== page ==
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VOL. 39 | NO. 50 | Friday, December 11, 2015

Program to stop providing meals to Tennessee prisons

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NASHVILLE (AP) - Weeks after being blasted by state lawmakers for financial mismanagement, an inmate rehabilitation organization is planning to stop providing meals to Tennessee prisons.

Patricia Weiland, the CEO of Tennessee Rehabilitative Initiative in Correction, or TRICOR, told The Tennessean (http://tnne.ws/1I40C0U) that the organization will be eliminating the multimillion-dollar program as part of a larger effort to improve TRICOR's business model and bolster its reputation.

TRICOR is a state agency that's independent from the Correction Department but provides millions of inmate-prepared meals to Tennessee prisons. It has employed about 60 inmates to run the Tennessee Cook Chill program - a small portion of the 1,250 to 1,350 offenders working in various TRICOR operations at any given time. The organization also employs 122 people as state workers, with roughly $5.3 million in annual payroll.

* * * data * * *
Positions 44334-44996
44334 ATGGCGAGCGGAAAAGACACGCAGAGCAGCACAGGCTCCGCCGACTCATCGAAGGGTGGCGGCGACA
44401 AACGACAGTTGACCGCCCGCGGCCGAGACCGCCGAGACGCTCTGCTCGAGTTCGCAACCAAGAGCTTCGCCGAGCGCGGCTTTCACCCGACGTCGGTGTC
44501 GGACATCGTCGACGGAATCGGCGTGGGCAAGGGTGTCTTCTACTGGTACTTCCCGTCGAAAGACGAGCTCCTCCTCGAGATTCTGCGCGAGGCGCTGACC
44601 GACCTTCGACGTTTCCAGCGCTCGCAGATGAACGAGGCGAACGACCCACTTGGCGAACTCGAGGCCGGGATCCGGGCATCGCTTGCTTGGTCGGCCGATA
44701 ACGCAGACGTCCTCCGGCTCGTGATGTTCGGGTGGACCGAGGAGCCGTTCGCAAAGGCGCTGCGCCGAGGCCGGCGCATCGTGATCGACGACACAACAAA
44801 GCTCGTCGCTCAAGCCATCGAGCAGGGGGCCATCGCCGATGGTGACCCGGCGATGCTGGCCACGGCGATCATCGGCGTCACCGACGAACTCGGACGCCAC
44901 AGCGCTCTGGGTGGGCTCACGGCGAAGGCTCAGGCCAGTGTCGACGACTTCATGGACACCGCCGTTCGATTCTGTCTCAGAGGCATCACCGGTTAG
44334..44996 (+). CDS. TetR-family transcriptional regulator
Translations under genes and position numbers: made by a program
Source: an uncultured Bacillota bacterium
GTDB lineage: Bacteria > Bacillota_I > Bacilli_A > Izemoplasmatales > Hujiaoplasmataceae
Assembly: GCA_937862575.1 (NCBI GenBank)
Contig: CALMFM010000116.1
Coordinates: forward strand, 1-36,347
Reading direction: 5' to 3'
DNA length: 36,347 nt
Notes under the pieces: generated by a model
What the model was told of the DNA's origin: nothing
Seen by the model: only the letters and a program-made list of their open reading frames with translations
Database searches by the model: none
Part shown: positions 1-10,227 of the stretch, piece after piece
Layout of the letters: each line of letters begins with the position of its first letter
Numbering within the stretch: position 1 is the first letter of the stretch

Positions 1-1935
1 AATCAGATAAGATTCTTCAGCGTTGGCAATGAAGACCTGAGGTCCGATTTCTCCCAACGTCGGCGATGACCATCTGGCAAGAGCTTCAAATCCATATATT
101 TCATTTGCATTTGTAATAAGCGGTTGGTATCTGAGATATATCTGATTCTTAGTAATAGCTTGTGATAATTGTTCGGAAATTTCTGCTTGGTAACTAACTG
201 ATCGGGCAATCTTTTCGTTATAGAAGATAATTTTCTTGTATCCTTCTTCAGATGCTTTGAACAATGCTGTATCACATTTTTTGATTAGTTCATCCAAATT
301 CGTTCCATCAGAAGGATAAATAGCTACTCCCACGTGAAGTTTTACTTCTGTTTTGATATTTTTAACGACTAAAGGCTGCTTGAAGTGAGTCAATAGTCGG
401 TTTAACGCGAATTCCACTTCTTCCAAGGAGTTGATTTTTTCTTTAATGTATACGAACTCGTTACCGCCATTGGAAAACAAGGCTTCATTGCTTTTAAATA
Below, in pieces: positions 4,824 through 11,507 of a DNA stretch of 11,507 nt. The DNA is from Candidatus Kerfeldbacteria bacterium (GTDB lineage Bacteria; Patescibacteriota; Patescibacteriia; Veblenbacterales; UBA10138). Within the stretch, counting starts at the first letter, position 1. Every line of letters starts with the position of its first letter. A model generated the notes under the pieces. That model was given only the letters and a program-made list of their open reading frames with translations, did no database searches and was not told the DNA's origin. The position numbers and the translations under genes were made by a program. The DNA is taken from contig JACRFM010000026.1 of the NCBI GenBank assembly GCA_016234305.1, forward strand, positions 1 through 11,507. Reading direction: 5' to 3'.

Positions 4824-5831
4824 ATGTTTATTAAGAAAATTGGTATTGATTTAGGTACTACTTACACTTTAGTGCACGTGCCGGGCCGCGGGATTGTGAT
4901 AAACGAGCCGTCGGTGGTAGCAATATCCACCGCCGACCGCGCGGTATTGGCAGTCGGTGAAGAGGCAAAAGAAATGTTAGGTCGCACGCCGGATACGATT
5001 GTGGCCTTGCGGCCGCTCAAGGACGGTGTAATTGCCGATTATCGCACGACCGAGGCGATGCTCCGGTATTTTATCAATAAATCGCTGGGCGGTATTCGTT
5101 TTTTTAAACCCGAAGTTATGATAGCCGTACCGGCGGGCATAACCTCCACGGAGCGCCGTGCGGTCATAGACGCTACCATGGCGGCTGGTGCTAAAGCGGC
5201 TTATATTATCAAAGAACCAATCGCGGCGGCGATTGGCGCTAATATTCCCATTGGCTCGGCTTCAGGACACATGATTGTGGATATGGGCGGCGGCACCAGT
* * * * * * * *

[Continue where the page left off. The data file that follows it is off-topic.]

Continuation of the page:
TRICOR plans to move the 60 Cook Chill positions to other parts of its business, Weiland said.

"We were very successful before Cook Chill; we'll be very successful after Cook Chill," Weiland said.

Lawmakers criticized TRICOR in October after an audit by the state comptroller concluded that the organization lost $4 million because it didn't have a written contract with the Department of Correction for meals. TRICOR thought the department would pay one price for the daily inmate meals, but the department actually paid a lower price.

"I just don't understand, being a CPA. I just have to admit I'm stunned," state Sen. Kerry Roberts, R-Springfield, said to Weiland during the hearing. "This goes beyond carelessness."

The audit also raised concerns about the quality and size of meals provided.

TRICOR and the Department of Correction are working to extend their current contract to run through June 2016 to allow the department time to find a new food provider through a bidding process, Weiland said.

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